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Abdel Moneim Abol Fotouh: Egypt’s next leader?
By OREN KESSLER
05/01/2012
The former Brotherhood figure insists he holds moderate views; critics claim he’s trying to be all things to all people.
 
Abdel Moneim Abol Fotouh may well be Egypt’s next president.

The candidate has managed to position himself as a moderate – as he is usually described in Western media – while still winning the endorsements of even the most hard-line of Egypt’s Islamist movements.

This week, Abol Fotouh won the endorsements of Salafi Islamists and al-Gama’a al-Islamiya, an extremist group designated a terrorist organization by the US and EU. But he also won the backing of Wasat (“Center”) – a self-styled moderate Islamist group – and Wael Ghonim, the Google executive who became the face of the young activists who toppled former president Hosni Mubarak after 18 days of protests last year.

Abol Fotouh, 60, is a physician and a former senior Muslim Brotherhood figure who left the group last year after it barred its members from running for president – a decision it later reversed.

A poll released this week by the state-run Al-Ahram Center showed him in second place behind ex-foreign minister Amr Moussa and far ahead of the Brotherhood’s candidate Mohamed Mursi.

The poll, however, was conducted before the string of endorsements Abol Fotouh received this week. Elections are scheduled for later this month, with the ruling Supreme Council of the Armed Forces (SCAF) scheduled to hand over power by July 1.

“The notion that Abol Fotouh is a moderate is a product of Western observers’ best hopes, and not an honest analysis of the man’s biography and record,” said Eric Trager, an Egypt expert at the Washington Institute for Near East Policy.

“Abol Fotouh left the Brotherhood on account of his disagreements with the organization’s political strategy – not because of ideological disagreements. We saw this most clearly after the Maspero Massacre, when Abol Fotouh blamed Copts for protesting at the ‘wrong place and wrong time,’ and also blamed ‘foreign conspiracies.’” Last October, Christian protesters took to Cairo’s streets to demonstrate against the demolition of a church in southern Egypt that authorities said had been built without a license. Troops and security forces attacked the protesters, causing 28 deaths – the majority Coptic Christians.

“Wael Ghonim’s endorsement is a reminder that last year’s revolt was not liberal, but anti-Mubarak,” Trager said. “Of the leading presidential candidates, Abol Fotouh has the strongest anti-Mubarak credentials, because he has been the most persistent critic of the SCAF, which activists like Ghonim correctly see as an extension of the Mubarak regime. They are thus indifferent to his Islamism, because the pursuit of a secularist Egypt was always a secondary goal.”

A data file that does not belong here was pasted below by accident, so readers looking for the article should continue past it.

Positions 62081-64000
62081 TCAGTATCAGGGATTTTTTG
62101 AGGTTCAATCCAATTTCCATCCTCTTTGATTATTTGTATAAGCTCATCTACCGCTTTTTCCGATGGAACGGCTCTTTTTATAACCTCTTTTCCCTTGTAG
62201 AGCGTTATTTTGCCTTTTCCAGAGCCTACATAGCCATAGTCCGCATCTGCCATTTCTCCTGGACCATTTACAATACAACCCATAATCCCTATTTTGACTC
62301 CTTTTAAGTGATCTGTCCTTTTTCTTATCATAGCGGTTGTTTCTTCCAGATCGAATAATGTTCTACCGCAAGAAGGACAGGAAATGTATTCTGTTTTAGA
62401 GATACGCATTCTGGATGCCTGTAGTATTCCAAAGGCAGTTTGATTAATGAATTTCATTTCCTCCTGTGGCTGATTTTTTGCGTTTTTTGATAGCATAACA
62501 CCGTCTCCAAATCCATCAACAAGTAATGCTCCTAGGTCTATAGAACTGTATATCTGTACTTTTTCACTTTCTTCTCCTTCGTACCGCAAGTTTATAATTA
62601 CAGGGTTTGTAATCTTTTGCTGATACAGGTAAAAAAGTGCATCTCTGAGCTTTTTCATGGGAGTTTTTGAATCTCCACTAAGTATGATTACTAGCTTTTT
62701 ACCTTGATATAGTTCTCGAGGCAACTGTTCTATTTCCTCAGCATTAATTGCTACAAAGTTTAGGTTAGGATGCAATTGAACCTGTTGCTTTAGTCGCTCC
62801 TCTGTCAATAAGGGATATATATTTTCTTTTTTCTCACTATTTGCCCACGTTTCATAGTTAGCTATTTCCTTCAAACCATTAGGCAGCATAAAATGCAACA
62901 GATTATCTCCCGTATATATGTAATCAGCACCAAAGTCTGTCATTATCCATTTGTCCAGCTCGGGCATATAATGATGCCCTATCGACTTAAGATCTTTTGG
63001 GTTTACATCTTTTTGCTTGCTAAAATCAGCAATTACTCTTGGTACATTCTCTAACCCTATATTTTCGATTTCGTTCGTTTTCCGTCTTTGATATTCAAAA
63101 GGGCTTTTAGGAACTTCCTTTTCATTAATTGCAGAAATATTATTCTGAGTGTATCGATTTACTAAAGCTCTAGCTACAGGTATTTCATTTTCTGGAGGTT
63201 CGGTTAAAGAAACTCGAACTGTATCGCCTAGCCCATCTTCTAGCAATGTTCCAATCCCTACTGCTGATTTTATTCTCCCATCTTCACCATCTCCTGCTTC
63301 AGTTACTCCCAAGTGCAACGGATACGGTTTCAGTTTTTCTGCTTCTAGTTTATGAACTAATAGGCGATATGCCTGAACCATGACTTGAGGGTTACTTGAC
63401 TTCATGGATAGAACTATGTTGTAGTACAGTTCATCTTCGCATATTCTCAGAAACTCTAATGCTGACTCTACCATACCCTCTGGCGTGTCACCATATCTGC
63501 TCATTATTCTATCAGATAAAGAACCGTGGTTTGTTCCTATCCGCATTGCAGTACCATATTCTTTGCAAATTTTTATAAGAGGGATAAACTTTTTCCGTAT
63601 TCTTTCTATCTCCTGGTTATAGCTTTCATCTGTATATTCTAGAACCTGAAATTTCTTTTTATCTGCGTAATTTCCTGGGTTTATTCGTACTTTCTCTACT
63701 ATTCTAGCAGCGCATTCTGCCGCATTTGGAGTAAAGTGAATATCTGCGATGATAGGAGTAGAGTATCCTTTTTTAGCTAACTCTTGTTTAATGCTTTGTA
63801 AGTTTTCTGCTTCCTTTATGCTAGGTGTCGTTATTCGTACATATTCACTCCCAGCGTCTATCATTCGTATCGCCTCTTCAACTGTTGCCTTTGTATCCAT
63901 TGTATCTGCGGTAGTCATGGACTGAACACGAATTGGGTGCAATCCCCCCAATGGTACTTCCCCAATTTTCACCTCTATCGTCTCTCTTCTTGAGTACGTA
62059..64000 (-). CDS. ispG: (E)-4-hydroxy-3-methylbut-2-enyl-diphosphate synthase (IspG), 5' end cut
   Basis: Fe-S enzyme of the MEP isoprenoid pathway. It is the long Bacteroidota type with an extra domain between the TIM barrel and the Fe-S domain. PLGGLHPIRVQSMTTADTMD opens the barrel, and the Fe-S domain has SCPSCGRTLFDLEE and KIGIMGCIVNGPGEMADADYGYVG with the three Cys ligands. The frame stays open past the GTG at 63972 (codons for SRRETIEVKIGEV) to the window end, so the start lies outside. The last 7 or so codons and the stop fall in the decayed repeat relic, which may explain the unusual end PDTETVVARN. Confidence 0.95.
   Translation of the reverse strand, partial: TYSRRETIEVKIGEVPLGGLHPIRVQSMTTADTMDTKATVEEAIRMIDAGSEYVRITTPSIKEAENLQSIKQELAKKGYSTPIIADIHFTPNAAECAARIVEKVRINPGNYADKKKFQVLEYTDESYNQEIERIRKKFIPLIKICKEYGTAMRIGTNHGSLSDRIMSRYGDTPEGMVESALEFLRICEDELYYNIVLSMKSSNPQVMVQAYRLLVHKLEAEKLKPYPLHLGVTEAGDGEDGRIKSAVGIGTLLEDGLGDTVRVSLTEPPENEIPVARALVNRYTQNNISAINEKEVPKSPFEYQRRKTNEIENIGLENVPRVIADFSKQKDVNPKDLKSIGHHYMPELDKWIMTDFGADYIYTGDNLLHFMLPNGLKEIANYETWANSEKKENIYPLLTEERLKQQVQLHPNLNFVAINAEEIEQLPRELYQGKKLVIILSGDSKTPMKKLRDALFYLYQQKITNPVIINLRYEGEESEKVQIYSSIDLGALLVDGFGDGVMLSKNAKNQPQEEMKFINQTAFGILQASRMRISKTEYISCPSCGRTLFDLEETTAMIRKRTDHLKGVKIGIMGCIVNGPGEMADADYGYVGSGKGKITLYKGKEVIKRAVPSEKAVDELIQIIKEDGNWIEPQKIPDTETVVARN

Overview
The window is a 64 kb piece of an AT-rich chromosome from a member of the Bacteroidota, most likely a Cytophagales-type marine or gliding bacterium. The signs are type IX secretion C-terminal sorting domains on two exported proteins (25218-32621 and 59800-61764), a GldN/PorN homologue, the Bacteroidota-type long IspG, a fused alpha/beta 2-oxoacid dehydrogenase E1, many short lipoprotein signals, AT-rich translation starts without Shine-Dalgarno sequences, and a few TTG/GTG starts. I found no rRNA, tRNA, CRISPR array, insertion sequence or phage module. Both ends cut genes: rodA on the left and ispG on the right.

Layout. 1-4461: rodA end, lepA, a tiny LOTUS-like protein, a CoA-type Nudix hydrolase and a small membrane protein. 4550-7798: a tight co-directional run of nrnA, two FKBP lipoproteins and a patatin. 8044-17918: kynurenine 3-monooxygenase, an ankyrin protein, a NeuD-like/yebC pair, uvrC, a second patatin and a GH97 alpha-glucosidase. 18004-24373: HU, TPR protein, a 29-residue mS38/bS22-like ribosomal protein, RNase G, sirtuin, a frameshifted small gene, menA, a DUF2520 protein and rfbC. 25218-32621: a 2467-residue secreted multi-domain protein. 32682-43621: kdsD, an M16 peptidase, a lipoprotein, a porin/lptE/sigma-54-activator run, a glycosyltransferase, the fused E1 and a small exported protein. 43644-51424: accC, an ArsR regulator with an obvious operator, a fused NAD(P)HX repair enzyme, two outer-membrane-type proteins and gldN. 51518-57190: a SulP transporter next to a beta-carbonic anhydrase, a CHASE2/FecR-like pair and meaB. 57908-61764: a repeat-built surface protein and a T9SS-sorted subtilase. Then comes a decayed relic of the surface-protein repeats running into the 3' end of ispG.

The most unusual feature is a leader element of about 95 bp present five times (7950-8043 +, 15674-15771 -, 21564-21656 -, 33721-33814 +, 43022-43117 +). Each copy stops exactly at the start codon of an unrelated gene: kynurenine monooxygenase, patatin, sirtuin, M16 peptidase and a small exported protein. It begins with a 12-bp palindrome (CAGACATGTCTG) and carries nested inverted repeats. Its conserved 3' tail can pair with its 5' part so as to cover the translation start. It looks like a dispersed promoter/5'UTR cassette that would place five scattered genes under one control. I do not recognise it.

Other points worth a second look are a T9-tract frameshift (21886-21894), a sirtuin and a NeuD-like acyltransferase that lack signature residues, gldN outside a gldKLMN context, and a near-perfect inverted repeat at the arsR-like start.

Abol Fotouh first gained notoriety in Egypt for a Cairo University debate in 1975 with Anwar Sadat, who like his successor Mubarak clamped down hard on organized Islamist activity.

Abol Fotouh, then a medical student, denounced Sadat as a “hypocrite,” prompting the president to demand he be removed. In September 1981 – a month before Sadat’s assassination in Cairo – Abol Fotouh was arrested for membership in an Islamist group and served a short prison sentence.

From 1996 to 2001 he was again imprisoned, this time by the Mubarak regime, for belonging to the Brotherhood.

Upon his release, he became the head of the Arab Medical Union, a pan-Arab grouping of pious and politically active physicians.

In February of last year – days before Mubarak’s resignation and several months before leaving the Brotherhood – Abol Fotouh penned a Washington Post op-ed entitled “Democracy supporters should not fear the Muslim Brotherhood.”

“The Brotherhood has already decided not to field a candidate for president in any forthcoming elections.

We want to set the record straight so that any Middle East policy decisions made in Washington are based on facts and not the shameful – and racist – agendas of Islamophobes,” he wrote.

“Contrary to fear-mongering reports, the West and the Muslim Brotherhood are not enemies. It is a false dichotomy to posit, as some alarmists are suggesting, that Egypt’s choices are either the status quo of the Mubarak regime or a takeover by ‘Islamic extremists,’” he wrote.

In June, aides to Abol Fotouh told the New York Times he supported the 1979 Egypt-Israel peace treaty and a two-state solution to the Israeli-Palestinian conflict. In a 2009 interview with Israel’s Channel 2 News, the then-Brotherhood official gave assurances that his movement would respect the treaty with Israel and encourage Palestinians to recognize the Jewish state.

But speaking in Arabic at a press conference this month, Abol Fotouh dismissed the entire interview as a “fabrication.”

Speaking last week on Egyptian television, Abol Fotouh said his views have not changed since his days with the Brotherhood.

“I have not changed my principles or ideas regardless of my administrative link: whether I was Brotherhood or now I am outside the administration of the Brotherhood,” he said.

“I don’t think there is a fair liberal, or a fair Salafi, or a fair leftist, who says Dr. Abdel Moneim says one thing and hides another.”
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